The Effect of Home and Rental prices on Private Consumption in Israel – A Micro Data Analysis*

28/05/2013 |  Ribon Sigal, Kahan Michael
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Abstract
This work uses data from the Israeli family expenditure survey for the years 2003 to 2011 to assess the effect of changes in home and rental prices on households’ private consumption expenses. We find that an increase in home prices acts to increase owners’ consumption, particularly for the intermediate age groups—between 35 and 55—while the effects of home prices on consumption by younger or older households is not significant. The analysis shows that the development of regional prices, which better reflect the value of the household’s property than the general average price, is what affects private consumption.  The effect is of an order of size of 0.18—higher than estimates obtained in studies for other countries.  We find that the strength of the effects of the substantial home price increases since 2008 on private consumption was stronger than that of the prolonged price decline in the ten years to 2007. The rapid increase in home prices between 2009 and 2011, and particularly in 2010, contributed more than one percentage point to private consumption expenditure in each of these years (according to the expenditure survey), compared to a smaller contribution in the preceding years. The increase in rental prices contributed to a decline in consumption by apartment tenants, contrasted with an increase in consumption by apartment landlords. In total, the housing market contributed to the expansion of private consumption during these years.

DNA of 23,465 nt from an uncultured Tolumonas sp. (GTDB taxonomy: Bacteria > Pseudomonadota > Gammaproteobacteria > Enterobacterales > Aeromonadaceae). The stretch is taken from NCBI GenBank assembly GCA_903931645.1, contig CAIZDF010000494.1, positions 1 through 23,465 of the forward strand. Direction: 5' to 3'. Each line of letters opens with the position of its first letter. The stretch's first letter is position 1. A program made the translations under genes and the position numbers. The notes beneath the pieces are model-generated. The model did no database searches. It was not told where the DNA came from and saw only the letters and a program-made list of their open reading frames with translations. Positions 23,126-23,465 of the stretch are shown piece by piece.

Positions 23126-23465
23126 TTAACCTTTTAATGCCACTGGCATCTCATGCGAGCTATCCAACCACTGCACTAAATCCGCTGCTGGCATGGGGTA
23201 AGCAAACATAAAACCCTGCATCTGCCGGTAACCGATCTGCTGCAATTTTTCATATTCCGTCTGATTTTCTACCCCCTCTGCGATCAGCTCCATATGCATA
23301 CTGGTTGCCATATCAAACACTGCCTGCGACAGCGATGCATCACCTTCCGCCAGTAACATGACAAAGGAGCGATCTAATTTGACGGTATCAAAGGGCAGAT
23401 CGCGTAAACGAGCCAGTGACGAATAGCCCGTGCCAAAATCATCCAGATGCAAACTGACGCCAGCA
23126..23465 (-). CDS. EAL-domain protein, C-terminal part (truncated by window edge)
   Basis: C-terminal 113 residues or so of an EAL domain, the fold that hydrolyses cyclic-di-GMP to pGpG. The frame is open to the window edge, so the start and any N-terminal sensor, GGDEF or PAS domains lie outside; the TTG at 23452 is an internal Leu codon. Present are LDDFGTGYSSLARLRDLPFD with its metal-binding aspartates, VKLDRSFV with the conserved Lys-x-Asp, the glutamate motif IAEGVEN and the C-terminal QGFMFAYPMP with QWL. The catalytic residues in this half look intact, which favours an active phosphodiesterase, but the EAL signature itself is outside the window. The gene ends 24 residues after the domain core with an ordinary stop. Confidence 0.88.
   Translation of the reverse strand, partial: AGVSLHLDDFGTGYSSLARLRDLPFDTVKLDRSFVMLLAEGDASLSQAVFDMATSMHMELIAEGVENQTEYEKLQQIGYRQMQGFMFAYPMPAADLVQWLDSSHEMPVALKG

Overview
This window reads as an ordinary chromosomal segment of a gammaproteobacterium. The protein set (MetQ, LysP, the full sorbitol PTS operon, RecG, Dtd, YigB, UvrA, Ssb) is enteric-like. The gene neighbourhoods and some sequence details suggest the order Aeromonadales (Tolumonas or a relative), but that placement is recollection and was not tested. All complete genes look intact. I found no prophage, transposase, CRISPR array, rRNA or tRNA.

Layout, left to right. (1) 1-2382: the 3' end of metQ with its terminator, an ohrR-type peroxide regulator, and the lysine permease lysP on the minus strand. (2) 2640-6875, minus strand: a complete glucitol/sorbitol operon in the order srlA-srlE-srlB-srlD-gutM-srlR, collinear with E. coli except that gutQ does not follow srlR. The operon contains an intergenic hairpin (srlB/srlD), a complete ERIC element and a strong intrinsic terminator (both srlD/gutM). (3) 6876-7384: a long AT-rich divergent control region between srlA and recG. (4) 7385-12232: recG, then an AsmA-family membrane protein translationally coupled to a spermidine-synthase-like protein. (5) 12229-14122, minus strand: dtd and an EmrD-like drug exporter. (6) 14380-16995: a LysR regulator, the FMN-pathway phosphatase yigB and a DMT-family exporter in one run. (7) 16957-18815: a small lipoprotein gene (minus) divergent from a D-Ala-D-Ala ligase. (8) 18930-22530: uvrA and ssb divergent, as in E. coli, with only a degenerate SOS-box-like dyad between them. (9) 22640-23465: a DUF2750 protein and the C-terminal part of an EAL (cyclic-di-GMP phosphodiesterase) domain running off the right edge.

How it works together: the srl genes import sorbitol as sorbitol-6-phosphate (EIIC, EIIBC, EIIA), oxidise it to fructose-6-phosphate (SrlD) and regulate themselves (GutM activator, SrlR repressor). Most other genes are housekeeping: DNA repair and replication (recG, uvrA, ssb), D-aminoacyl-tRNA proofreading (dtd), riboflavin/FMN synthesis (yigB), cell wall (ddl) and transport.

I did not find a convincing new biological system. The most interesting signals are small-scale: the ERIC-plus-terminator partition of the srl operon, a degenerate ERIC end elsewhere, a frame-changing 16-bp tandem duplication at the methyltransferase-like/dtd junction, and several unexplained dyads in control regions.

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* We thank Edith Sand and the participants of the Bank of Israel Research Department seminar for their helpful comments

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